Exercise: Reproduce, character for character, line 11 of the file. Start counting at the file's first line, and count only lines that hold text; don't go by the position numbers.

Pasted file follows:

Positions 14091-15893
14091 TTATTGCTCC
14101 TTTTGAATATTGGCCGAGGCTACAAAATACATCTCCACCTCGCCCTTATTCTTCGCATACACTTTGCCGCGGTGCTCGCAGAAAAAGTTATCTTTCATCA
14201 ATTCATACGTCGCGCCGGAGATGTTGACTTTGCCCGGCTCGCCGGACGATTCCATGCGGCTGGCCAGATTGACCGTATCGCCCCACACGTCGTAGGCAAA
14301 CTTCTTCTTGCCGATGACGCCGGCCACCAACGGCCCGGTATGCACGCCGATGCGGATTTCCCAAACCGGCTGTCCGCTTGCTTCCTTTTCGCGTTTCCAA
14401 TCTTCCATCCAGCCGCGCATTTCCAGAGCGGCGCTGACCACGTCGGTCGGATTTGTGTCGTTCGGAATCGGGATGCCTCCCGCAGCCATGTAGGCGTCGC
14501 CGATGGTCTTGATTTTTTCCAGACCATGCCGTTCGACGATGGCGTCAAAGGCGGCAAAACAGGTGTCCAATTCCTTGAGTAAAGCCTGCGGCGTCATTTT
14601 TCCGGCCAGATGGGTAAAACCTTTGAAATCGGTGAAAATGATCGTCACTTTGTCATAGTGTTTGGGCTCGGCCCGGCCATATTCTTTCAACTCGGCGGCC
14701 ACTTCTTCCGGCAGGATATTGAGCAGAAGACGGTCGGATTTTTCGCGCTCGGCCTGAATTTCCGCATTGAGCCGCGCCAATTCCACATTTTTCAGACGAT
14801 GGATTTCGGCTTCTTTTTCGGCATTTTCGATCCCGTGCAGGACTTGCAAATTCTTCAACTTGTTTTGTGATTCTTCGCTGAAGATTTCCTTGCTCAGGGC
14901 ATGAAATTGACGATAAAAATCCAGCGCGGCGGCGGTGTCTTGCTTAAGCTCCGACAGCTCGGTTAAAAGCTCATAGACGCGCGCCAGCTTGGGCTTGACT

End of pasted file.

14901 ATGAAATTGACGATAAAAATCCAGCGCGGCGGCGGTGTCTTGCTTAAGCTCCGACAGCTCGGTTAAAAGCTCATAGACGCGCGCCAGCTTGGGCTTGACT